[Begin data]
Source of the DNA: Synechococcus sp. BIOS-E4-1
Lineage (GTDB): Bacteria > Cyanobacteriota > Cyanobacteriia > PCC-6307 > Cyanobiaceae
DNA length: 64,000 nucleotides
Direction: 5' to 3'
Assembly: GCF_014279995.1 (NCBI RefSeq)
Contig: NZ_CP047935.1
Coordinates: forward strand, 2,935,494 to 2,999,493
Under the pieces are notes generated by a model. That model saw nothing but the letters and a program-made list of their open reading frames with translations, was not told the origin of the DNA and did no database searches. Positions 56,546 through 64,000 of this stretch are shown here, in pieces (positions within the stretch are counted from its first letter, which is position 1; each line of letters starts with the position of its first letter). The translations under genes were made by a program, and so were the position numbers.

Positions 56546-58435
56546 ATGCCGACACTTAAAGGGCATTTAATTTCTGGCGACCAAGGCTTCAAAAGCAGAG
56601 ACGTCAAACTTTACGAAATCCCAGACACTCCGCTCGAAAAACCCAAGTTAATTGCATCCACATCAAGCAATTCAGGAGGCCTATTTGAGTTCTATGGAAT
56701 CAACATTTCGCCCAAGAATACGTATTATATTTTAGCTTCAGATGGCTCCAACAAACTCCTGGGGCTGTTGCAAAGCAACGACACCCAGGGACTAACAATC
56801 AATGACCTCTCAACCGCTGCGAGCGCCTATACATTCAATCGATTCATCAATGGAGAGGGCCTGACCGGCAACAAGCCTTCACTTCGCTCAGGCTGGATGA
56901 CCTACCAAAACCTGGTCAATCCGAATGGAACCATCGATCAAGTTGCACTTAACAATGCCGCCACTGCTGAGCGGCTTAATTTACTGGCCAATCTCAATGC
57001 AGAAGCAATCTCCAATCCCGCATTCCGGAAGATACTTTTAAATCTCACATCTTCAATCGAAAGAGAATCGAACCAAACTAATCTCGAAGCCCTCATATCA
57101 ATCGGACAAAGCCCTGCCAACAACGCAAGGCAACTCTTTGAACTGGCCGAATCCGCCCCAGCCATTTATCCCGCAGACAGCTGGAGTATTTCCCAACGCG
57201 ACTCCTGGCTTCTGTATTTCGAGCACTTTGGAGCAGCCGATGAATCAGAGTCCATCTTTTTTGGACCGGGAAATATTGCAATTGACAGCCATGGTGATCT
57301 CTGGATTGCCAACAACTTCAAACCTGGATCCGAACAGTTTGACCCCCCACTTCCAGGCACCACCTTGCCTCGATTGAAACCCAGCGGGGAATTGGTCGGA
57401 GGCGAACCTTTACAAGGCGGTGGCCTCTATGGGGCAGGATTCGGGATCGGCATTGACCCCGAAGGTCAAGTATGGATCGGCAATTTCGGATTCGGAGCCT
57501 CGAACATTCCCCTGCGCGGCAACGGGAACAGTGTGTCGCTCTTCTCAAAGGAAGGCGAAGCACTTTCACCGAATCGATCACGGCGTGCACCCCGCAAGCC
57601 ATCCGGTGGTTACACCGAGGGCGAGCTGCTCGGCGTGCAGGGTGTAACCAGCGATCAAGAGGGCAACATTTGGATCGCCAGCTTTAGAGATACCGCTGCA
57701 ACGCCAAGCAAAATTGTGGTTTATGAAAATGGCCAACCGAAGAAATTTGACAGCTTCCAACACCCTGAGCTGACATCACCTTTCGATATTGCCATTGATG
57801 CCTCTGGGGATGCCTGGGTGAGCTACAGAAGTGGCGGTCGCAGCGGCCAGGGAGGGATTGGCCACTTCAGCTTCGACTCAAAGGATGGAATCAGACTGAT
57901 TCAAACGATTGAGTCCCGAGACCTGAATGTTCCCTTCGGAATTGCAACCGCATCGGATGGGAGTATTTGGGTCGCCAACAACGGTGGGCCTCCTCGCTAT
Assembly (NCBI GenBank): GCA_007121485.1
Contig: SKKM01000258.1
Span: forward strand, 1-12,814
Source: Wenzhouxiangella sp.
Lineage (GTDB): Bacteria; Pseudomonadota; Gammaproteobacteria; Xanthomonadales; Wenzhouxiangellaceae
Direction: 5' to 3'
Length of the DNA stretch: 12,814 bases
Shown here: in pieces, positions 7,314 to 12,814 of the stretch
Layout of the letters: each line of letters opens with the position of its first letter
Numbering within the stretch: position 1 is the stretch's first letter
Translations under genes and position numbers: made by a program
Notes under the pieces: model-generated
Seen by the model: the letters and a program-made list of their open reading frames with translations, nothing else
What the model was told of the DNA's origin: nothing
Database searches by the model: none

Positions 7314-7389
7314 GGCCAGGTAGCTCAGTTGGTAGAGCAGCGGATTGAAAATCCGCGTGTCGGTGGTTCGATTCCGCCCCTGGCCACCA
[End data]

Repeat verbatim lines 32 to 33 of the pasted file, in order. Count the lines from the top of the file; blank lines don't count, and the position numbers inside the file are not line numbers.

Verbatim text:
Shown here: in pieces, positions 7,314 to 12,814 of the stretch
Layout of the letters: each line of letters opens with the position of its first letter